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What the Newspapers Say: September 27, 2006

de     HotNews.ro
Miercuri, 27 septembrie 2006, 0:00


Romania’s accession to the European Union looks a bit like a very long swim after a shipwreck. Reaching the shore exhausted, the first thing the survivor thinks is: “Well, what now”.

After years of watching every official move and blaming every decision that might have jeopardized Romania’s accession, the newspapers today are satisfied with noting that the green light is on.
Maybe, in a few years some things might change, most newspapers say, then return to their usual business. Corruption, the never-ending odyssey of the Information Services, who was and who wasn’t in Ceausescu’s political police, dirty business, food and liquor, political scandals - all the same, as if nothing had happened.

“You can’t even start to imagine how well the economy does today”, says prime minister Tariceanu, in an interview for Evenimentul Zilei. He also finds an explanation why the journalists aren’t dancing in the street yet: “Instead of talking about accession, politicians stay by the same small businesses.
And they newspapers… well… accession was a headline as long as Romania was incapable to meet the European demands. When things go well, the subjects falls in the second line”, Tariceanu believes.
In the interview, the prime minister seems to be sure about two facts: accession won’t cause a major emigration wave and the investments in education, health, agriculture and research would grow significantly. Everything is pink: extremists won’t gain ground and the unemployment rate is so low it is hard to handle major projects. So be it!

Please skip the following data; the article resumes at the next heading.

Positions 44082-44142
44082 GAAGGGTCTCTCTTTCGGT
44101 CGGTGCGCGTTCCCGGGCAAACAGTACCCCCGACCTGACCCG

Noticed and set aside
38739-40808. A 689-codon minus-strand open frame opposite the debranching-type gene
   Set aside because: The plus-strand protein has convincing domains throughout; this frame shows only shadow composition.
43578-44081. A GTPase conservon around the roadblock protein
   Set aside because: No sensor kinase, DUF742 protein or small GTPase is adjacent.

While Tariceanu praises the efforts the new leading political alliance put into fighting corruption, same Evenimentul Zilei finds a major controversial businessman free and un-bothered by any investigation, although, they say, the new media mogul has an old history of not paying his debts.

Sorin Ovidiu Vantu, who became this year one of the most important media owners in Romania, had a $ 3 MN loan from Bancorex, the bank that was the source of wealth for most of the controversial Romanian businessmen.

Vantu was manager of the General Investment Society at the time when the loan was acquired. The only head that fell belonged to the president of the Trust Council, Gh. Negura, who was sentenced to five years in jail. Other documents also show that Vantu had a $ 36 MN credit from the same bank, out of which he only paid 1.6 million dollars. Anti corruption works, at least for some businesses.

How well it works becomes obvious after reading Cotidianul: prosecutors went to the house of the former prime minister Adrian Nastase, to see the content of the safe houses they sealed a few months ago.

Not only was Nastase warned at the time about the incoming prosecutors, but living in the same house with the officially sealed safes really paid off: when prosecutors returned, they were absolutely empty. Even though Nastase previously joked about hiding a mummy in the safe house.

Nastase is investigated by the Anti Corruption Department, along with a member of his cabinet, Miron Mitrea, suspect in some abuse files. Both of them made it clear that Justice shall never prevail, at least for the simple reason that they are as innocent as a new born lamb.

Romanians should not worry too much about the destiny of the two politicians. More important news comes from Adevarul: home made spirits will be more and more expensive, while the housekeeping and utilities’ expenses will grow win an unprecedented rate. A scary winter at the horizon, so why would anyone care about Nastase?

After all, Nastase is in the same party with the future Information Service manager, nominated by Basescu, although the Liberal allies have longed for quite a while for that seat.

With the same kind of people leading the parade, is no wonder that Gandul finds ghost-companies that come to Romania and win biddings worth tens of millions of euros, although their activity here is represented by one employee and one laptop or desktop computer.

Nothing to worry, after all. Romanian corruption still stands, but Europe might find a way to fight it.

And it’s going to take some time, since Gandul informs how, after Romania’s and Bulgaria’s accession, the European Union will shut it’s gates for a while. So be it!
























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